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A hero for horse owners

Northwest Alabama’s Life Data Labs helps horses around the world

By Jennifer Crossley Howard

On first stepping into the manufacturing plant at Life Data Labs, the clean, earthy aroma of teatree oil and alfalfa remind you of a natural foods store. But this place is actually one of the most sought-after animal nutrition and healthcare product businesses in the world.

The majority of its clients are concentrated in the United States and the United Kingdom, and the bestselling products are made in Cherokee, Ala., population: 1,050.

Along this three-mile stretch on U.S. 72 in western Colbert County sit the manufacturing and office headquarters of Life Data Labs, the efforts of a local veterinarian who took a chance on an idea.

In the 1980s, Dr. Frank Gravlee decided to give up animal medicine to study a supplement that nourishes and strengthens horse hooves. Called Farrier’s Formula, it is the business’ top selling product and is sold in more than 40 countries. Its name is an ode to specialists who care for horse hooves.

The heart of Gravlee’s business philosophy harkens back to the one he started his journey for: the horse.

“Dr. Gravlee has always said if you help a horse, he’ll help you back,” says Darryl Spencer, chief financial officer of Life Data Labs.

Gravlee’s business acumen follows a similar notion. Its marriage of local business and forward-thinking practices, such as solar energy that drives production and vacuum-sealed products to preserve shelf life, are what distinguish Life Data Labs.

Solar panels provide energy to Life Data Labs’ manufacturing facility.

A yard full of solar panels sit out back, but today it is cloudy. Spencer said determining how to store energy to use on such days is on the list of things to do.

“On sunny days, we make more energy than we can use,” he said.

The Northeast and California are the business’ biggest U.S. markets. Clients include breeders, rodeo trainers in Texas and quarter horse owners in the Shoals who ride the trails.

The brand’s logo that adorns most of its slick packaging — an engraved drawing of a stepping horse — fits the business’ nod to old-school values and dedication to the future. It would look at home in the yellowed pages of an animal anatomy book.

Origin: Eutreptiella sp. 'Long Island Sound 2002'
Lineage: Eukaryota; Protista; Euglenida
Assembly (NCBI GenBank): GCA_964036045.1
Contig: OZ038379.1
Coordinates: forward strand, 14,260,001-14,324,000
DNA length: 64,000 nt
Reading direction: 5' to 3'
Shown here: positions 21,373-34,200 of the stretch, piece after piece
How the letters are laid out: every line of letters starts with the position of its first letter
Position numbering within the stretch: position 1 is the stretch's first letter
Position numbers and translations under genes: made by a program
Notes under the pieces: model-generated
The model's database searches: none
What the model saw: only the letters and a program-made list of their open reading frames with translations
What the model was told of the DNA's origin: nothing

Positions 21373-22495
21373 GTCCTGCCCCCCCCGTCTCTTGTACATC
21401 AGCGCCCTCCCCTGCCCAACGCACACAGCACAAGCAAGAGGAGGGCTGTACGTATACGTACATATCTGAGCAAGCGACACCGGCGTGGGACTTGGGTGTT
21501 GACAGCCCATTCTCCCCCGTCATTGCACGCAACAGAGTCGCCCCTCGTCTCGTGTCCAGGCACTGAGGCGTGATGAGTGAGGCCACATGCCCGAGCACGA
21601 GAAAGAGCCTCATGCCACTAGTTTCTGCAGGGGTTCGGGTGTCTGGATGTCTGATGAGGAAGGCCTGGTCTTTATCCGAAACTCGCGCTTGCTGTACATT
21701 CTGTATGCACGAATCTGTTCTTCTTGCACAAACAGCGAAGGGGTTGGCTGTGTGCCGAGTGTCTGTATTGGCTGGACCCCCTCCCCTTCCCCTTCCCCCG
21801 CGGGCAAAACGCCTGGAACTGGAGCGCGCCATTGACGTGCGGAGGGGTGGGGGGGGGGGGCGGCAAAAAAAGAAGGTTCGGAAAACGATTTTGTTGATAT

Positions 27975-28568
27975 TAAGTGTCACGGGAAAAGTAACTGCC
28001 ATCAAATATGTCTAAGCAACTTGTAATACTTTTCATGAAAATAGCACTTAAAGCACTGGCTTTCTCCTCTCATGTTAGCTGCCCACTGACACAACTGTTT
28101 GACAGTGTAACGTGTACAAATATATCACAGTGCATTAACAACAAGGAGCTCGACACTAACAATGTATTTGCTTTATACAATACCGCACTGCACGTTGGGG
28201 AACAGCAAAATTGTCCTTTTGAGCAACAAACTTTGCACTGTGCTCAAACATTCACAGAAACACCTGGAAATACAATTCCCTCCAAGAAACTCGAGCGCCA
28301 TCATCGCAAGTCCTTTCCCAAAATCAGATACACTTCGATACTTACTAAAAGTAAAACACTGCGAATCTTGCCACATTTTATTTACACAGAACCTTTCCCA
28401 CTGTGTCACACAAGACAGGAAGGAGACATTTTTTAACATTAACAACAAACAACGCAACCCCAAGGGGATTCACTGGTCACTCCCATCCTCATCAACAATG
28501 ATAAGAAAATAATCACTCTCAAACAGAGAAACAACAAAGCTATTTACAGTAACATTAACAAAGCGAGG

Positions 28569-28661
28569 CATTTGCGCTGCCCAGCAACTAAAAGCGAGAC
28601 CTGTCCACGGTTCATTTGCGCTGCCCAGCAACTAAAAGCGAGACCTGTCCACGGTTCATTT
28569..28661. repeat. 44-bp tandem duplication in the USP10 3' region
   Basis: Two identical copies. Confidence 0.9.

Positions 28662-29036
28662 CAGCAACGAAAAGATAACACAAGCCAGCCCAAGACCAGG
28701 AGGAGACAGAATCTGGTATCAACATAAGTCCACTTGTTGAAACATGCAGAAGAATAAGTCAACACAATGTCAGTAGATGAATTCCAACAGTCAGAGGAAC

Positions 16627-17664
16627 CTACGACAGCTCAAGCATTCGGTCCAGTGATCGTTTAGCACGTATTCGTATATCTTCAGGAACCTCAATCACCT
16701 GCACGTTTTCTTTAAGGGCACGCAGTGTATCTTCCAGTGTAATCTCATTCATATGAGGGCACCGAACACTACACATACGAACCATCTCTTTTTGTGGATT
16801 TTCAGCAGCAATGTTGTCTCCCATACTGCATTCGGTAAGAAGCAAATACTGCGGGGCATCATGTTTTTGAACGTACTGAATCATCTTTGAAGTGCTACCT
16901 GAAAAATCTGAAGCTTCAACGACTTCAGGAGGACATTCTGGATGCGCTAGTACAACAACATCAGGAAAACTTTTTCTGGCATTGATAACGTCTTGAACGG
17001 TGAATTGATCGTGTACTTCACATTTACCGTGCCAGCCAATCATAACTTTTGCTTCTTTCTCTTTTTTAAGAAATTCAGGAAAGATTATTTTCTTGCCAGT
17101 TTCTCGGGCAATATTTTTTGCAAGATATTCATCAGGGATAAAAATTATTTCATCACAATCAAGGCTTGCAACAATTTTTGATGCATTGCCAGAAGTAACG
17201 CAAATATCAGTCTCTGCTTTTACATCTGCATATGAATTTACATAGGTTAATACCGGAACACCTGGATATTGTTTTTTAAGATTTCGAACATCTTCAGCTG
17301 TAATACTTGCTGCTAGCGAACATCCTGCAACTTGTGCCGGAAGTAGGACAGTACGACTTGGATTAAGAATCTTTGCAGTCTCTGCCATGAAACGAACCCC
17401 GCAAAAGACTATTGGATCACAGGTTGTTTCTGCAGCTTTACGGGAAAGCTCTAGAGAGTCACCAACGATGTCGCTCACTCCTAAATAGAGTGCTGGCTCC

But for all its global reach, some of the most loyal customers of Life Data live down the road in and around northwest Alabama. The Robbins family that operates the Bluewater Creek Polo Club in Killen uses it on their horses, as does Bob Baffert, a thoroughbred trainer in California, whose horses have won Kentucky Derbies and Triple Crowns.

As a story of risk typically goes, critics first underestimated Gravlee when he debuted Farrier’s Formula.

“When he first developed this formula, he called it Skin and Coat,” Spencer says. “Tack stores wouldn’t sell it, so he went it to the state farrier organization.”

Changing the name to Farrier’s Formula helped by appealing to a hardworking trade, Spencer says. Farriers shoe horses every six weeks, and found Gravlee’s formula worked and liked that it was made in state.

A horse’s livelihood depends on its hooves. Properly tending to six-inch hooves that support a thousand-pound animal makes the difference between a healthy horse and one prone to illness.

“If you don’t have strong, healthy hooves, your horse is going to get down very quickly,” Spencer says.

Dr. Frank Gravlee’s company conducts research, manufactures products and provides product support from its headquarters in Cherokee, Ala.

Successful formula expands

The success of the original Farrier’s Formula led to the debut of Farrier’s Formula Double Strength Plus Joint in November.

Much of Gravlee’s research was done on site and at nearby Rosetrail Stables, a 12-acre horse farm where he studied and cared for animals from birth to maturity. His son, Scott, also a veterinarian, does most of the research now.

In Alabama, and the rest of the country, Life Data Labs sells through farriers, veterinary offices and tack and feed stores such as the Colbert Farmers Cooperative in Tuscumbia.

The Shoals boasts a thriving equine community, including a rescue home in rural Florence, says Brandi Robbins, an employee at the co-op. Horse care makes up 90 percent of business. Her brother is a farrier who’s a fan of Life Data.

“It’s one of the few foot supplements we carry because it’s local,” Robbins says. “Everybody likes local stuff, and this is a good product.”

Life Data Labs follows a streamlined business plan and employs 15 workers.

Though machinery in such factories has replaced millions of jobs in recent decades, Dr. Gravlee’s philosophy finds a balance between maintaining jobs while looking to the future.

“If we get to the point we need to hire more people, we think, is there anything we can do to make our equipment more efficient, because you can pay people more to run a machine than supervise other people,” Spencer says.

This local business is one that intends to stay stateside, specifically in Alabama. Warehouses in Canada and the United Kingdom could grow, but production will remain in the Yellowhammer State.

“I anticipate all manufacturing to continue here, forever,” Spencer says. “You can’t outsource quality. If we have any plans to expand, we will do it here.”